Redfishing Tips and Techniques

Learn where they hang out, what the eat, and how to catch redfish anywhere.
redfish profile
Red drum feature a prominent black dot near the tail. Christopher Balogh

With heads like football helmets and hunter instincts, redfish remain a favorite among inshore anglers. They often travel in pods, creating wakes that announce their presence, and attack with bulldog abandon. When you’re hooked up, straddle in and ride it out, because these bulls put up a fight. A basic understanding of their biology, habitat and their weakness for certain baits and lures will help bring your redfishing game to another level.

Redfish (Sciaenops ocellatus), also known as red drum, sport the trademark “eyespot” at the base of the tail, sometimes several of them. The most popular theory for the presence of these spots is they serve as a decoy, fooling predators into thinking its tail is its head. Redfish often have a coppery tone, generally inshore, while others, usually in the ocean, are more silvery. They reach maturity after three years and can live up to 40 years.

Redfishing Destinations

This fish keeps a tight route along the East Coast from Massachusetts to the Gulf of Mexico, stopping in northern Mexico. The more popular redfishing locations include both coasts of Florida, Louisiana and Texas.


Redfish are often found near grassy shorelines in brackish water over shallows. They’re found in salt marsh creeks and rivers, over oyster bars and backwater flats. During the fall they migrate toward the ocean and to deep channels. In the warm months, inshore is the place to be —when bait is ample, redfish are abundant.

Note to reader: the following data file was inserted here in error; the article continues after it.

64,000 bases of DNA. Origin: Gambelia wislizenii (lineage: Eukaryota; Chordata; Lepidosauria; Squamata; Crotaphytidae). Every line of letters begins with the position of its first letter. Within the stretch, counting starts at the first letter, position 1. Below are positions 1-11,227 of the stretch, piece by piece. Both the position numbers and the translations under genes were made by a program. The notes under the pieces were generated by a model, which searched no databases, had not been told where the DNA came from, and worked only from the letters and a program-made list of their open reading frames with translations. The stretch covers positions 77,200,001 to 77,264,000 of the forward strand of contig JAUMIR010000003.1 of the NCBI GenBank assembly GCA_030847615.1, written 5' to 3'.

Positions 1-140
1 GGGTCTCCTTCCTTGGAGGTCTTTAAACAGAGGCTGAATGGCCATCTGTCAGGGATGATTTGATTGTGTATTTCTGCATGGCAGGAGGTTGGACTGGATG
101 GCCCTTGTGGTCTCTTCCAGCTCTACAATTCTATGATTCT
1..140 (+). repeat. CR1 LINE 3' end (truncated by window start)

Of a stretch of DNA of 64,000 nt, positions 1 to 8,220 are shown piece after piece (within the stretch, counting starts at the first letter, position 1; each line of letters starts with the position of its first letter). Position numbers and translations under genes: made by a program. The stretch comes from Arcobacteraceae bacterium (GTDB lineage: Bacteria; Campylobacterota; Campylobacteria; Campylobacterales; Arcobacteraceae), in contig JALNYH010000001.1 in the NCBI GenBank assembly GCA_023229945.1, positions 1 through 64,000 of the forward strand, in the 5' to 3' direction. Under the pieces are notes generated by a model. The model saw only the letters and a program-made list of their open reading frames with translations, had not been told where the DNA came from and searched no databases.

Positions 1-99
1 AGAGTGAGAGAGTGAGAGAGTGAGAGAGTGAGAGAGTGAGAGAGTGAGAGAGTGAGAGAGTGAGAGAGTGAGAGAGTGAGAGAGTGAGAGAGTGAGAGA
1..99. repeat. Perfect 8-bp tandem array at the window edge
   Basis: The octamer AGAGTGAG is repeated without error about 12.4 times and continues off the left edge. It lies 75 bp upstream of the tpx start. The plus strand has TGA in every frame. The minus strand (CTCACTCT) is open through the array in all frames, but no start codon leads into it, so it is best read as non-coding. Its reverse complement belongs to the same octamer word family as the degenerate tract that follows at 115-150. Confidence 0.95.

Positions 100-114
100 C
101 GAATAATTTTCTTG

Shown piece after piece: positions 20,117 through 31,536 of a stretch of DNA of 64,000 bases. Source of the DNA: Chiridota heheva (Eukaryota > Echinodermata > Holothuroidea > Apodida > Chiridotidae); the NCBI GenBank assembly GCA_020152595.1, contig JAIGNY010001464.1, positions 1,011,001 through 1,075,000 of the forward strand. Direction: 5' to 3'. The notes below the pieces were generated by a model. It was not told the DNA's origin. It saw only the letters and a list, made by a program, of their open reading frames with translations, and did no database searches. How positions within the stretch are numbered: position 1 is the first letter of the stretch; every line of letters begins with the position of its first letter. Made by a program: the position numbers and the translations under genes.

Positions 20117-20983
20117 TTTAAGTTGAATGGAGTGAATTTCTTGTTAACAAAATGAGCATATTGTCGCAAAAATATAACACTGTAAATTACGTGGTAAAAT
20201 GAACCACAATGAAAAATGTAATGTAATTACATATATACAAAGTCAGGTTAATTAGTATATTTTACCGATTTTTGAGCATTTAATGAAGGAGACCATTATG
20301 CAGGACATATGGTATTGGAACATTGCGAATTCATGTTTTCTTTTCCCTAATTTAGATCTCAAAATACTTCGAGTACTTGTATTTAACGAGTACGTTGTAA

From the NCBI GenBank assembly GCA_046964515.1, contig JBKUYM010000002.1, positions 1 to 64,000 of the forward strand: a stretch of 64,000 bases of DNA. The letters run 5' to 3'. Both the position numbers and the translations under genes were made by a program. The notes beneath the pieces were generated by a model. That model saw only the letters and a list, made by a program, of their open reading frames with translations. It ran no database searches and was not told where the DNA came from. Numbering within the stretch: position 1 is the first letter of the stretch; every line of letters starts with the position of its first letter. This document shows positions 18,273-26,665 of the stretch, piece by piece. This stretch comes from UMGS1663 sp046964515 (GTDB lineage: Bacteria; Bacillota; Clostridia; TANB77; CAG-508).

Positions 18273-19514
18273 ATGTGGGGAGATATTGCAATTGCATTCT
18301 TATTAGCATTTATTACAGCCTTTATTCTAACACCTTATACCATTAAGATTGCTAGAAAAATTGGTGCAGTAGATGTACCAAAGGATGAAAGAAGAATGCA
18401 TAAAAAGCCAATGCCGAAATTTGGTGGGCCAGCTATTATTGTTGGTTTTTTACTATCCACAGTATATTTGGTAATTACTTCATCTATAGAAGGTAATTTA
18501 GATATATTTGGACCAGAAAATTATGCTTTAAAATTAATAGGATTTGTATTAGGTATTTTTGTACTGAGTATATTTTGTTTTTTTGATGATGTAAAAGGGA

How to Catch Redfish

Figuring out what works for catching redfish takes time and experience, and is largely dependent on where you’re fishing. Although big and intimidating at first glance, redfish are easily spooked, which is why fly fishing is a popular method for landing them. Walk on eggshells in the boat and quietly use the push pole, otherwise say goodbye to these scardey-cats.

The redfish tide debate has been around for ages. Some anglers suggest a high, outgoing tide. Others recommend a dead low, incoming tide. It depends on the habitat. High, outgoing tides allow navigation for boats and reds move back into creeks and pools. During low, incoming tides, redfish are hungry and sight fishing becomes the go-to method.


Best Baits and Lures for Redfish

If you’re fishing near offshore wrecks and reefs, wintertime baits like pogies, mullet and greenies do the trick. When the sun hits, summer baits like shrimp and small crabs are the baits of choice. Anglers have a lot of favorite redfish lures to lean on. Some particulars: the tried and true weedless gold spoon, topwater plugs, plastic tails with jigheads, crank and spinner baits and shallow divers. The better redfish rigs tend to avoid weights and floats, as freelining creates the most natural presentation.

The IGFA All-Tackle Record: In 1984, North Carolina angler Dave Deuel brought in the beast weighing 94.2-pounds and 57-inches, caught on a mullet.